Tax risk management environment: This component manifests itself in the development of a tax risk management policy that reflects the attitude and culture of the organization towards tax risks. A tax risk management policy has both a strategic layer, which sets the tone in the entire company, and an operational layer that prescribes more detailed tax risk policies, such as requirements for external tax opinions and protocols with Chinese tax authorities.
Tax risk objectives: This step establishes if the tax risk management policy is enforced effectively. If the tax risk objectives are achieved, the company should be delivering against its tax risk management policy. Tax risk objectives can be strategic or operational, depending on whether the objectives are high-level or day-to-day in nature.
Tax risk identification and assessment: This represents the awareness and response of the firm to different types of tax risks that may arise from changes in business operation or from day-to-day activities. Amendments in tax laws and regulations can also create significant tax risks.
Design of tax risk controls: This refers to the design of specific processes or procedures to respond to the identified tax risks while considering their respective importance to the organization. This component also includes the design of policies and procedures to ensure that the entire tax risk management process is complete and that all relevant tax risks are identified and considered. Control activities include approvals, authorizations, reconciliations, and reviews.
Tax information management and communication: This entails the development and implementation of communication strategies and procedures to efficiently collect and distribute tax risk-related information with all stakeholders in a timely manner. Information needs to flow across the firm effectively to ensure that tax risk management policy is followed, tax risk objectives are pursued, tax risks are identified, and control functions are fulfilled.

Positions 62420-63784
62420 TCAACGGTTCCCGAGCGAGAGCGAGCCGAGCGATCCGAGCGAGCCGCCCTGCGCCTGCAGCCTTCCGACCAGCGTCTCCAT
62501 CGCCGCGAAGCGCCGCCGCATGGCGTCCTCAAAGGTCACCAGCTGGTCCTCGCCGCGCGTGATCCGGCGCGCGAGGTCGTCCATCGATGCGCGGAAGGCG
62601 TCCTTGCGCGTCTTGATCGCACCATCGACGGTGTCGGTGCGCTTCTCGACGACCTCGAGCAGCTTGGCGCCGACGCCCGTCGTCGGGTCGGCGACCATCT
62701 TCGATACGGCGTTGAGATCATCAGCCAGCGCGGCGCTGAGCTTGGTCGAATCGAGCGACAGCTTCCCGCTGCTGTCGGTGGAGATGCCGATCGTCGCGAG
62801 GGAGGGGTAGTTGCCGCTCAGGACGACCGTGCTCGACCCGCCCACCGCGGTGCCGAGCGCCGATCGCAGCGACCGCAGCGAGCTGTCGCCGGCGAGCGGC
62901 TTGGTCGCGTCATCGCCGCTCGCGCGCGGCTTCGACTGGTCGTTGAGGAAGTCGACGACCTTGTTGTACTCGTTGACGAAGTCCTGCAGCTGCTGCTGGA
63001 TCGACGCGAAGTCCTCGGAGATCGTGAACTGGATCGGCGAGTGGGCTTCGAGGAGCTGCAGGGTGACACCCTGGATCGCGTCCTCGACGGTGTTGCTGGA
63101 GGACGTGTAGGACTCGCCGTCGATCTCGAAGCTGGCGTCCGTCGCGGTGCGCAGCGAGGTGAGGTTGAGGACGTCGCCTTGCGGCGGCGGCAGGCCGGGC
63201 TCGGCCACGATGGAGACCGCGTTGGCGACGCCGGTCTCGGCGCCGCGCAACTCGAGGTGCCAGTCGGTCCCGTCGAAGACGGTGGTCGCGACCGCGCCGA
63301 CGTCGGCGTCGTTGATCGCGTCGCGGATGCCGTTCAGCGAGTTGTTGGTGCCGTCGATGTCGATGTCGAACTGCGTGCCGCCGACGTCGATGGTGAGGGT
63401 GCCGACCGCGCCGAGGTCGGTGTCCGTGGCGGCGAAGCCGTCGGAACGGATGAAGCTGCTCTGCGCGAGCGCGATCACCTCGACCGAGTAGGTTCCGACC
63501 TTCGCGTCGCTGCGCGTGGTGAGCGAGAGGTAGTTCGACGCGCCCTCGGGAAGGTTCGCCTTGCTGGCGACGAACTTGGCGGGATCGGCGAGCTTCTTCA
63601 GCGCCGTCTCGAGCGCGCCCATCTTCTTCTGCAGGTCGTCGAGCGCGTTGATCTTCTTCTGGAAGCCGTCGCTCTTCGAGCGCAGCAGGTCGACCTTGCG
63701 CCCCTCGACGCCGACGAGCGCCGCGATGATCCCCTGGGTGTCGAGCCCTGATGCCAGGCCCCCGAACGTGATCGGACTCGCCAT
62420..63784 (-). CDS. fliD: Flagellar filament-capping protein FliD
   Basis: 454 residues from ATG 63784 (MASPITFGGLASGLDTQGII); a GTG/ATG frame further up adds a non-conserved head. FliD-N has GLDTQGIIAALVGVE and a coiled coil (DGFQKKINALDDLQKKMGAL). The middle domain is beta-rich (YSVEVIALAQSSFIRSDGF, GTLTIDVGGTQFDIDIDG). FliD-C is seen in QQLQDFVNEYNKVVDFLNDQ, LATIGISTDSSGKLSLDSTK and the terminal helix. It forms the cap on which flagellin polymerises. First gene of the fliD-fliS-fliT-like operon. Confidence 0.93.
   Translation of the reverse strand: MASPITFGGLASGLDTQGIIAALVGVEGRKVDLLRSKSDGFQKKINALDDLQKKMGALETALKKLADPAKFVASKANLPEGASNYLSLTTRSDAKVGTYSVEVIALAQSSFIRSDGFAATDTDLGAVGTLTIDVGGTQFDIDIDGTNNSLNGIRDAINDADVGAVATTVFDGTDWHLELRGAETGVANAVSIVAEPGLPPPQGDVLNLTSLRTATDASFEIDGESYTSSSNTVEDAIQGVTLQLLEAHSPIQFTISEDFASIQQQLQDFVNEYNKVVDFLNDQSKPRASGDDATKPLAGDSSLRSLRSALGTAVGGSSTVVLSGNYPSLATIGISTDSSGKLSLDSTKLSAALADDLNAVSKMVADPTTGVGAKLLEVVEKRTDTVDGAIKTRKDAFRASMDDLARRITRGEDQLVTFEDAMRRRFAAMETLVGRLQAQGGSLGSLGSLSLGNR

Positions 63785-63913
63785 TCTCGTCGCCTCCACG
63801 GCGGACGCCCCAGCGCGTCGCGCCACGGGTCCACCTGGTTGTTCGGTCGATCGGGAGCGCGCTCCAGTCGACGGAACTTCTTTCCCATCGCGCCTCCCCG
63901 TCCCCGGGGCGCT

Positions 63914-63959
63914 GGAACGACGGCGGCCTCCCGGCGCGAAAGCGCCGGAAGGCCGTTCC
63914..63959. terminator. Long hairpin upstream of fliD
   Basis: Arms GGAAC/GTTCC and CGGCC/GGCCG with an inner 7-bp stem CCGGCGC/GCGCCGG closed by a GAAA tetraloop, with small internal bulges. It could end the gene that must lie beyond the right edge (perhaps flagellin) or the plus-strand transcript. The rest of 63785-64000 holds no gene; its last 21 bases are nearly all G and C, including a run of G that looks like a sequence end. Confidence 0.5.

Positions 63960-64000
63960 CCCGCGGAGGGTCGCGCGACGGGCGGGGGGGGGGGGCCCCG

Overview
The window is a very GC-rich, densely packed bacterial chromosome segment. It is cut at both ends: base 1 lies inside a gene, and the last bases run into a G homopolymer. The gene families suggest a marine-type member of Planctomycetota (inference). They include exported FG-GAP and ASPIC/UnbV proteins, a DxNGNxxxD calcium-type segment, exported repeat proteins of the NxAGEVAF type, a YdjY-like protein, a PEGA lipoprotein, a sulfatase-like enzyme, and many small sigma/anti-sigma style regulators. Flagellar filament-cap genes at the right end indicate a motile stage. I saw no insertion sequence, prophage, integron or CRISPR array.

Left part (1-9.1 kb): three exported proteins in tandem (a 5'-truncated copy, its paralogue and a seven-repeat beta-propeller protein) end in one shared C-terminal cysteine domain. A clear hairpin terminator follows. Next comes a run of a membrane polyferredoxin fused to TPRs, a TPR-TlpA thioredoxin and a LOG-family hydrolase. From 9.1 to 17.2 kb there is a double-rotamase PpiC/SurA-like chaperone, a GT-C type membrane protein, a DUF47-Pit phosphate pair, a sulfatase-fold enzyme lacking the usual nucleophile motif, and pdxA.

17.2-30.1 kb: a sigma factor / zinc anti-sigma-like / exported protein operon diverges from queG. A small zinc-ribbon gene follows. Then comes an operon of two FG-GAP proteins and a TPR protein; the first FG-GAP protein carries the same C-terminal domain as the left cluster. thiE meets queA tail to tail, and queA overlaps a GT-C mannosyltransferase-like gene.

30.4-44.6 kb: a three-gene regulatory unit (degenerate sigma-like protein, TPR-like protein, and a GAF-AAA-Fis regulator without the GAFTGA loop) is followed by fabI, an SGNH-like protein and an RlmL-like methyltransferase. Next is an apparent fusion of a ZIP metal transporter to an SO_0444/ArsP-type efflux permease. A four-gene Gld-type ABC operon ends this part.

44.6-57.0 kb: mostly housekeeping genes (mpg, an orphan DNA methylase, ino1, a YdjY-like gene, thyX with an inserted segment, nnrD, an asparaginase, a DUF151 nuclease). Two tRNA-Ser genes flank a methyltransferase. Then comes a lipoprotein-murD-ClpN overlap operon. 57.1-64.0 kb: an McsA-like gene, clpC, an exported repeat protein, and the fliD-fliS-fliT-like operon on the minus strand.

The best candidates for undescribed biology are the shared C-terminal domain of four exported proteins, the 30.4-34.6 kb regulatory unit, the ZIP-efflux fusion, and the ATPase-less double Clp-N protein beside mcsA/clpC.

Monitoring: This corresponds to the establishment of a monitoring mechanism to evaluate the success of tax risk controls and communicate the results to the relevant parties. To assess the efficacy of the control activities that have been designed and implemented, it is necessary to monitor their operations. Procedures should be put in place to ensure that the results of the monitoring activities are fed back into the tax risk management process.
A company with an effective tax risk control system can take early remedial actions when necessary, saving considerable time and money, and avoiding a possible investigation by the tax authorities.